CHICAGO — Six Republican candidates for Illinois governor faced off Thursday night in a contentious debate.
Republican gubernatorial candidates for Illinois Governor were all on one stage, with the exception of Jesse Sullivan, who joined through Zoom after testing positive for COVID-19. While Illinois Governor JB Pritzker expectedly bore the burnt of criticism, five of the six candidates also targeted Aurora Mayor Richard Irvin in the hourlong debate broadcasted on WLS-TV.
Questions about gun control and violence dominated the first half of the debate, which came a week after the school shooting in Uvalde, Texas that left 19 children and two adults dead. Candidates were asked about what they would do to address mass shootings and how they will, in turn, protect schools.
Darren Bailey: We must offer the mental health solutions and help these people.
Richard Irvin: What we have to do is look at common sense, making sure we keep these guns out of the hands of criminals and the hands of people with mental illness.
Bull Valley businessman Gary Rabine favored training teachers when asked about protecting schools: “When we look at advanced conceal-carry training for teachers who want it, I think is a great idea. Instead of a gun-free zone, how about an advanced conceal-carry zone.”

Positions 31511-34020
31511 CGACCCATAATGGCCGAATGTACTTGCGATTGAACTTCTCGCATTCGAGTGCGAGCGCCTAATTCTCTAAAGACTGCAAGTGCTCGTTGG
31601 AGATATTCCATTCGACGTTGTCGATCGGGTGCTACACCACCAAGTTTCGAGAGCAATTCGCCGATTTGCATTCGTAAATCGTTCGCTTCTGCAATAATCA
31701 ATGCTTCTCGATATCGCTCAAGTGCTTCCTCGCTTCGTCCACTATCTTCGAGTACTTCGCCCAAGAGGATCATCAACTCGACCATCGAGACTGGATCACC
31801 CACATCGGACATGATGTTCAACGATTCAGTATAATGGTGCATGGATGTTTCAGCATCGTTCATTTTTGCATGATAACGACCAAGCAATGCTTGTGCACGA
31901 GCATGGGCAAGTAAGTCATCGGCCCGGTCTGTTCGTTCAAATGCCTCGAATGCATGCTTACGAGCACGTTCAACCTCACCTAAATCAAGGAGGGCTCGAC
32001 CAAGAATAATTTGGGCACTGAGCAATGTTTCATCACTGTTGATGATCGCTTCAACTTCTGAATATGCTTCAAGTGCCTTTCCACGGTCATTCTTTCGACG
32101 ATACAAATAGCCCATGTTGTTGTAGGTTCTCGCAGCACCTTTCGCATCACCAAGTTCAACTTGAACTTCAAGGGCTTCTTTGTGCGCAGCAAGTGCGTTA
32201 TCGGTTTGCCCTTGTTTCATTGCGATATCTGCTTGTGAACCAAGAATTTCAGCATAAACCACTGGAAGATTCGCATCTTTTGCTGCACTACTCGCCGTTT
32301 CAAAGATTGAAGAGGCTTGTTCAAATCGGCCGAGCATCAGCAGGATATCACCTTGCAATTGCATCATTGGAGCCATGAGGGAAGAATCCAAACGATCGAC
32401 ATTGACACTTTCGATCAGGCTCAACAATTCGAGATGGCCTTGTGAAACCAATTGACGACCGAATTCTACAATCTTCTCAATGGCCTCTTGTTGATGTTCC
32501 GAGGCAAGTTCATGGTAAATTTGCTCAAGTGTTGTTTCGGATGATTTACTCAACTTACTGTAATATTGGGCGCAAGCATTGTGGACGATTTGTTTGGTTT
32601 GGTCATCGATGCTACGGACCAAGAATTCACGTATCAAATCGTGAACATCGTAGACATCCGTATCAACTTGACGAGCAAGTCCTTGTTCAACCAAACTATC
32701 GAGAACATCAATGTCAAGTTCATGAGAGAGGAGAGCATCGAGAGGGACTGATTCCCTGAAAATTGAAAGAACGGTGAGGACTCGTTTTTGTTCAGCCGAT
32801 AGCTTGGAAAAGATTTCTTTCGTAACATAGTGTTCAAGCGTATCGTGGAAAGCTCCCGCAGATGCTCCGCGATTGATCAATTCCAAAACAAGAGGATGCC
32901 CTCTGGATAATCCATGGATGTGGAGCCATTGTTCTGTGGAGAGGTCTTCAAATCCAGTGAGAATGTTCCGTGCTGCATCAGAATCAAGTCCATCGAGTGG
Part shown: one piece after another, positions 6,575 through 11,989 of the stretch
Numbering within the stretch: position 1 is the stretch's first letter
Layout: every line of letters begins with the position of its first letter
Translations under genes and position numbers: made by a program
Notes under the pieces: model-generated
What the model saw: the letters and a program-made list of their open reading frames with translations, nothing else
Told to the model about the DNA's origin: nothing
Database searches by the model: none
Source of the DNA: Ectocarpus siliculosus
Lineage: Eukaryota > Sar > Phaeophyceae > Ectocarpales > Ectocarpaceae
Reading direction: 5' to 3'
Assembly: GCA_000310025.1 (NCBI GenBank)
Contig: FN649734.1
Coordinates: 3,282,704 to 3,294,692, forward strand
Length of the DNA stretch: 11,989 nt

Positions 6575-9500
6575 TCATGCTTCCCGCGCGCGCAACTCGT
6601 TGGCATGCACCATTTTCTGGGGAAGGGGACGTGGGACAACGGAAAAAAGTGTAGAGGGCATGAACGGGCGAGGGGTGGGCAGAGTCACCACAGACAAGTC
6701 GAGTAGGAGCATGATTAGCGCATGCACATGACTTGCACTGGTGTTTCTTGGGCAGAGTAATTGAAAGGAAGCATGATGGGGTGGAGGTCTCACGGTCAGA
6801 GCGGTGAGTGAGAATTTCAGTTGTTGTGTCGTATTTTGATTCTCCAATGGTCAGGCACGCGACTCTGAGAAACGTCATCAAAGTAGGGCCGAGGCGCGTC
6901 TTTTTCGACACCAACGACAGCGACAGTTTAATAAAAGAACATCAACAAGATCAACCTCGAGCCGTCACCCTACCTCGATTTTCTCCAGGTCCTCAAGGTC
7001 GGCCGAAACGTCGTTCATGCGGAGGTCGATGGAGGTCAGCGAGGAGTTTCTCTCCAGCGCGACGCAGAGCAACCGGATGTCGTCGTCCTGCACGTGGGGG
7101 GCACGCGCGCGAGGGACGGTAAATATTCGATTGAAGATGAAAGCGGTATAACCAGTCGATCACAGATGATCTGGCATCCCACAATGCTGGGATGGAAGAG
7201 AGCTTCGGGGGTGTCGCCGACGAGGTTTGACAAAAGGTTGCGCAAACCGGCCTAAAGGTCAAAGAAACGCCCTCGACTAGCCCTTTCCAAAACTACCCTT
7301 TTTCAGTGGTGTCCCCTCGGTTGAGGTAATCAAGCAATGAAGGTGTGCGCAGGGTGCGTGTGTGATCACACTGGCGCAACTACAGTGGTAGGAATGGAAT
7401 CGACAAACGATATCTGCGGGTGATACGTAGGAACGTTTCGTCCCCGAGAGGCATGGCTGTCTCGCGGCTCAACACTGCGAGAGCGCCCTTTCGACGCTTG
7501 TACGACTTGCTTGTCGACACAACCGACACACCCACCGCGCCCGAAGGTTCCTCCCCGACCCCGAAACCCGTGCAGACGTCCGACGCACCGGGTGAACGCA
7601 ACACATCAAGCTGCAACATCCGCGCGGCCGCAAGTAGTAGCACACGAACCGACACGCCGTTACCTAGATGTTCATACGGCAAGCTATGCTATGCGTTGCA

Venture capitalist Jesse Sullivan and attorney Max Solomon believe in armed guards at schools.
Jesse Sullivan: “We need a highly trained person at every school with a weapon.”
Max Solomon: “Make sure that every school has armed guards.”
Two topics all candidates did agree on—they say they’re all pro-life when it comes to abortion and they are against mandates related to COVID19.
A WGN poll conducted last month, found Aurora Mayor Richard Irvin leading the field with 24.1% support, followed by Bailey with 19.8%.
With Thursday’s debate being the first time all six candidates joined a single debate, many took the opportunity to spar with Irvin.
“I want to let you know something, I’m not interested in defeating you because you’re a Democrat but because you’re a corrupt Democrat,” Irvin said.
The Aurora mayor fought back.
“I know many of my opponents here on the stage are attacking me, and I understand, I get it, they’re threatened by my political aspirations,” Irvin said.
Following the debate, Pritzker released a statement, saying the showing was nothing short of a disaster.
“Their performances only further solidified that the modern GOP is too extreme for Illinois,” Pritzker said. “From stripping women of their fundamental rights to rolling back comprehensive gun reform and blocking access to health care and education, these candidates proudly demonstrated just how far backwards they are willing to drag the state.”
The primary election takes place on June 28, with early voting already underway.